“There are an increasing number of severely injured patients who present to hospital each year. Trauma is the leading cause of death in all ages from 1 to 44 years. Haemorrhagic shock accounts for 80% of deaths in the operating theatre and up to 50% of deaths in the first 24 h after injury. Only 16% of major emergency departments in the UK use a massive haemorrhage guideline .
The management of massive haemorrhage is usually only one component of the management of a critically unwell patient. These guidelines are intended to supplement current resuscitation guidelines and are specifically directed at improving management of massive haemorrhage . The guidance is intended to provide a better understanding of the priorities in specific situations. Effective teamwork and communication are an essential part of this process.” (Thomas et al 2010).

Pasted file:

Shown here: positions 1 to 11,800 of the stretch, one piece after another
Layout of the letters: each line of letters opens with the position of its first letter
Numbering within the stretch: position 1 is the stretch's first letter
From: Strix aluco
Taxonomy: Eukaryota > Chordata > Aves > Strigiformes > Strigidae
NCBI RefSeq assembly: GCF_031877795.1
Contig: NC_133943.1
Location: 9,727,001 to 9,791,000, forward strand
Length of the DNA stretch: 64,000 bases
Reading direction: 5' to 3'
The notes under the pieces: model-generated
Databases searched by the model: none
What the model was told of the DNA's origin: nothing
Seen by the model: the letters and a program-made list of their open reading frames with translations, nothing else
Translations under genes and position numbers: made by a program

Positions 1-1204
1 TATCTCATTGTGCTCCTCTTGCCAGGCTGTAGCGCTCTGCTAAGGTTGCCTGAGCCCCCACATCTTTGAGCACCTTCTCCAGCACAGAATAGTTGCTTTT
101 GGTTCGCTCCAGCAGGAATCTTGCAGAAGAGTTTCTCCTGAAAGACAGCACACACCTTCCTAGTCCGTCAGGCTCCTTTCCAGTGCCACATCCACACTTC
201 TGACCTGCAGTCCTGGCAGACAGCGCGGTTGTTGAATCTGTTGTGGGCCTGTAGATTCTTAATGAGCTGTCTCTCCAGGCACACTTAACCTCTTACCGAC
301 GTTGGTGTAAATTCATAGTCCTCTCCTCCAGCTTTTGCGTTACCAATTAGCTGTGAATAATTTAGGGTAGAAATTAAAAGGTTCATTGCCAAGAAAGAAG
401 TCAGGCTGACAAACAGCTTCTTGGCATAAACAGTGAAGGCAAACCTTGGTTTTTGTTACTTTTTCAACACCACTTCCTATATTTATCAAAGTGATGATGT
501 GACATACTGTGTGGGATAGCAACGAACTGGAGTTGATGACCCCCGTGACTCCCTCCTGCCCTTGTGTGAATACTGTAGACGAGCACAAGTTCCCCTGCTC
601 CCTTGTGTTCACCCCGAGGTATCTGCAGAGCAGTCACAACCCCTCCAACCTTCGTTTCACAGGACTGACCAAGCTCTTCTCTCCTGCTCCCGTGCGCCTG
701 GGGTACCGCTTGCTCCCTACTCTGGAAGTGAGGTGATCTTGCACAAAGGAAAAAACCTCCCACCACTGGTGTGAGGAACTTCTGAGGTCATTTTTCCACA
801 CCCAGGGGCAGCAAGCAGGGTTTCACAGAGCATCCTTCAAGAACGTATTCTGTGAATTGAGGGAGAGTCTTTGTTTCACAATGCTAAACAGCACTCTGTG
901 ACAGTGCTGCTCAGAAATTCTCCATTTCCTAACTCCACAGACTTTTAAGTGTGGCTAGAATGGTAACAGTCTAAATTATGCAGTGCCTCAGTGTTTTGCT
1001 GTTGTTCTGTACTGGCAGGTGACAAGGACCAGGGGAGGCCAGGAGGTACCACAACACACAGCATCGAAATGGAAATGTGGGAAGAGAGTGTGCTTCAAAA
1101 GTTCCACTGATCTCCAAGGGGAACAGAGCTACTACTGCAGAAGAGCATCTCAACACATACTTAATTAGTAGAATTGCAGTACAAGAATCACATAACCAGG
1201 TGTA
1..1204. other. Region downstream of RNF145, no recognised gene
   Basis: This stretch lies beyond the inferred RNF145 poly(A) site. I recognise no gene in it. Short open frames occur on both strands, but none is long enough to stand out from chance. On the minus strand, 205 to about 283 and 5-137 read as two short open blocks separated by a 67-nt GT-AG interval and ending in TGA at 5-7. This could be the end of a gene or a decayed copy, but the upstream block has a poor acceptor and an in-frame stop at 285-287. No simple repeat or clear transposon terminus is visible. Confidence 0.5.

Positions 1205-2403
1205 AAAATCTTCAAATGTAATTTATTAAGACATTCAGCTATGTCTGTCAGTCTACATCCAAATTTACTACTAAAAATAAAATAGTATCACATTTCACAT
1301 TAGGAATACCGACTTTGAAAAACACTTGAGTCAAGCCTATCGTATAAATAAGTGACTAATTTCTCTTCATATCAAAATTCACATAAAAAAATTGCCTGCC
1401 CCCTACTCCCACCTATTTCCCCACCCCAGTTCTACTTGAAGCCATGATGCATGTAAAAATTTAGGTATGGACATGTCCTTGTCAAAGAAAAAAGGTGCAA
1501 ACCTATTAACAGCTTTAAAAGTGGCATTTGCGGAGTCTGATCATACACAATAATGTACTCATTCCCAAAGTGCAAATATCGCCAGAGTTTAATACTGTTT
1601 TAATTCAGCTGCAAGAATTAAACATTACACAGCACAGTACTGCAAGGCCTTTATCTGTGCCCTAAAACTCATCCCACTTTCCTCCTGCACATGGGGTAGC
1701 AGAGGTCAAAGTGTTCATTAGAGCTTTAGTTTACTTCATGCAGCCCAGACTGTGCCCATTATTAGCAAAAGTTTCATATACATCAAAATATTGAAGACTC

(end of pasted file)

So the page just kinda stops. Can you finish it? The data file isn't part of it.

Thomas, D., Wee, M., Clyburn, P., Walker, I., Brohi, K., Collins, P., Doughty, H., Isaac, J., Mahoney, P.F. and Shewry, L. (2010) Blood transfusion and the anaesthetist: management of massive haemorrhage. Anaesthesia. 65(11), p.1153–1161.